Ten Russian agents who infiltrated suburban America and acted as spies for Moscow have been deported.
U.S. and Russian flights believed to be carrying candidates for a 14-person exchange that led to the deportatrions have landed in Vienna as part of what would be the largest spy swap since the Cold War.
A maroon-and-white Boeing 767-200 charter carrying 10 deported Russian agents landed Friday morning after flying overnight from New York's La Guardia airport. Within minutes, it came to a halt behind a Russian Emergencies Ministry plane thought to be carrying the four Russians to be exchanged.
A New York judge in the swap that was to result in .
U.S. Attorney General Eric Holder, in an exclusive interview for CBS's "Face the Nation" told Bob Schieffer it was a good deal for both sides.
"We essentially orchestrated a swap so that we had access to or got back people who had been charged in Russia with conducting intelligence activities on behalf of western countries," said Holder.
Federal Judge Kimba Wood announced the resolution of the case Thursday as she went immediately from guilty pleas to a conspiracy charge by the defendants to a brief sentencing in Manhattan.
Even before the 10 alleged spies appeared in a Manhattan courtroom, the deal was in place, reports CBS News correspondent Bob Orr. Each would plead guilty to conspiring to act as an unregistered agent of the Russian government. Prosecutors would drop money laundering charges and demands for jail time and the suspects would agree to immediately leave the U.S.
Prosecutors then released copies of the signed admissions, dropping all pretenses. The suspects signed their real names.
Judge Orders Spy Defendants Deported
Who Are Russians in Spy Case?
Defendants' Signed Plea Agreements
The defendants were arrested last week after more than a decade of spying on the United States.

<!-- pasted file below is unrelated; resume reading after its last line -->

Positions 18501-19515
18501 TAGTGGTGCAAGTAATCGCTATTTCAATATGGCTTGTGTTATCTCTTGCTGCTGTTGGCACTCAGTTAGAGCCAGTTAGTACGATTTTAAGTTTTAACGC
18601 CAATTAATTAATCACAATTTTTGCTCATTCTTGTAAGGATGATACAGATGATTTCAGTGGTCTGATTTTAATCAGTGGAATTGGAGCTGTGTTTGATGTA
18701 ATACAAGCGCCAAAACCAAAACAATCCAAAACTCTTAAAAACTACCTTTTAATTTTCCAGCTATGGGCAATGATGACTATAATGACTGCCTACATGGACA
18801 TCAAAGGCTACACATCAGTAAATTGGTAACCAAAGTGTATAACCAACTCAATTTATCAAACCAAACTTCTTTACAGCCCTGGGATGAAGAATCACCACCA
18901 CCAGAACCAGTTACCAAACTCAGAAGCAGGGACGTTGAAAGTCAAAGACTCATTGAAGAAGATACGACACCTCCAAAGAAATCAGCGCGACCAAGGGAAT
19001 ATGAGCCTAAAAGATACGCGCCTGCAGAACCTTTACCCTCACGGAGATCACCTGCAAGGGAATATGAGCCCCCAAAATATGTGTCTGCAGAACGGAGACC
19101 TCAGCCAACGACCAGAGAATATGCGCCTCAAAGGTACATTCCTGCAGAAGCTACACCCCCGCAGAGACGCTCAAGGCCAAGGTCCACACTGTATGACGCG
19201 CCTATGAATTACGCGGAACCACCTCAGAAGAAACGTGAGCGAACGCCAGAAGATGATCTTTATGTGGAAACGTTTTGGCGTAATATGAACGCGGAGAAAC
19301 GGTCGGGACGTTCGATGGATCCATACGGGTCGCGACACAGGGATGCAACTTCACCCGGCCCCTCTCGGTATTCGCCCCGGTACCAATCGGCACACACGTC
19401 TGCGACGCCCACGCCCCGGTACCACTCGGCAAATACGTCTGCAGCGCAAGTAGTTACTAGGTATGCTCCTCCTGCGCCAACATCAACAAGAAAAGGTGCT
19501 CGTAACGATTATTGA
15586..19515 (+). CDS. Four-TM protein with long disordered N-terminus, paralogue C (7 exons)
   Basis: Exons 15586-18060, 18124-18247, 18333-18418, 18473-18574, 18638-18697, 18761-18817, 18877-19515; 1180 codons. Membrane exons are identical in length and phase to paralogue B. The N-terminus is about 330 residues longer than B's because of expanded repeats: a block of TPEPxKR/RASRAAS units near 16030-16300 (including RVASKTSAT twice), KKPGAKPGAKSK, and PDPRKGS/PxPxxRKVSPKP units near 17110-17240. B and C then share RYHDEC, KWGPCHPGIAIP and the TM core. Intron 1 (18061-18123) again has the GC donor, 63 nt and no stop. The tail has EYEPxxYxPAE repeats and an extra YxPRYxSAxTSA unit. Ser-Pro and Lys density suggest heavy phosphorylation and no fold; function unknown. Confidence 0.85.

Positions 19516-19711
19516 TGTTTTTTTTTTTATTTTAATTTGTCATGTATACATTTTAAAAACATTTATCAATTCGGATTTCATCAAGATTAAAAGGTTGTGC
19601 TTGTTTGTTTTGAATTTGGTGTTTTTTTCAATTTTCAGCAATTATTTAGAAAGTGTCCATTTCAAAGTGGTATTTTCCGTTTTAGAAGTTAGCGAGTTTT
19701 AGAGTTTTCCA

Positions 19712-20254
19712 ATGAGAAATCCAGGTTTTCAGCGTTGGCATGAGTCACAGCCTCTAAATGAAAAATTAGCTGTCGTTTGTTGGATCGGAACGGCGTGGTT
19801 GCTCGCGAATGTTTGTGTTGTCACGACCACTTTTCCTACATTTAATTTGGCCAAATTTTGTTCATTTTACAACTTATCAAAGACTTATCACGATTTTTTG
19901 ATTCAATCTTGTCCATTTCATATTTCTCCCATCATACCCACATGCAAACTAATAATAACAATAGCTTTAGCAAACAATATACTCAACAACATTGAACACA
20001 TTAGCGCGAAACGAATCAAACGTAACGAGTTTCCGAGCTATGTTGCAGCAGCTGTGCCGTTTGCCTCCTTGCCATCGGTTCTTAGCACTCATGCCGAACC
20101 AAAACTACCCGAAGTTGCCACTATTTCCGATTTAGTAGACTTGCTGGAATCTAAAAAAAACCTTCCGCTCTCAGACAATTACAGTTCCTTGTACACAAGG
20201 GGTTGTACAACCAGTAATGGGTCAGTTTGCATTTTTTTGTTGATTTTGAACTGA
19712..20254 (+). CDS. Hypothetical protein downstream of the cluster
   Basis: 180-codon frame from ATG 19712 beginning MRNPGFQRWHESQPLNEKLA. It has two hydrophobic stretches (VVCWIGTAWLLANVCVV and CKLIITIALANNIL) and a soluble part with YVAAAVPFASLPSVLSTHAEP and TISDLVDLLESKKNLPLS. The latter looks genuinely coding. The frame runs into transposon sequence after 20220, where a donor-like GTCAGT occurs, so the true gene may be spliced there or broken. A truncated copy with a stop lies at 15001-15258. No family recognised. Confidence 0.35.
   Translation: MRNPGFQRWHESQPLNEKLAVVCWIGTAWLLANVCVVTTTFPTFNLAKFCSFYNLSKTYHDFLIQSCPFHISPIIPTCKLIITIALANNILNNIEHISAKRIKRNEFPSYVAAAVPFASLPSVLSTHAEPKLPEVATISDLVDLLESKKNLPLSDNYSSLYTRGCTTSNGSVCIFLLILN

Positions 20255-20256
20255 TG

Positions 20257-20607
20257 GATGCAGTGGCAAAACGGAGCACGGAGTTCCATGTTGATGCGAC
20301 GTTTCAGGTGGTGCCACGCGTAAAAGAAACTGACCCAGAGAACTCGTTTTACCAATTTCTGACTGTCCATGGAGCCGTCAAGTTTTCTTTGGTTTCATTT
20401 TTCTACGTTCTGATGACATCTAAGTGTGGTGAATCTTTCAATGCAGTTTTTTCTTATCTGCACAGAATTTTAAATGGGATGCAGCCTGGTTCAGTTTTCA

The defendants each announced their pleas to conspiracy to act as an unregistered agent of a foreign country. An 11th defendant was a fugitive after he fled authorities in Cyprus following his release on bail.
They had been led into the courtroom by U.S. marshals, reports CBS News investigative producer Pat Milton. They were handcuffed with their hands in front of them, most of them were dressed in khaki prison jumpsuits. Some of them wore orange T-shirts.
Each of the defendants, after entering a guilty plea, described for the court specifically what they had done, reports Milton. Some of them read from prepared statements. They all acknowledged that they were living in the United States under the direction of the Russian Federation, and that they were not diplomats and had not notified the U.S. attorney general as is required by law.
They all said they knew what they were doing was illegal.
Each defendant said they had not been induced by the Russian government to enter a guilty plea. The attorney for defendant Vicky Pelaez told the court that his client was given promises by Russian officials, although he said it was not as an inducement for her plea, reports Milton.
Her attorney said that among those promises were that she would received $2000 a month in U.S. dollars for the rest of her life; she could live in any country she wished; and her children would be given visas at the Russian government's expense for wherever she resided.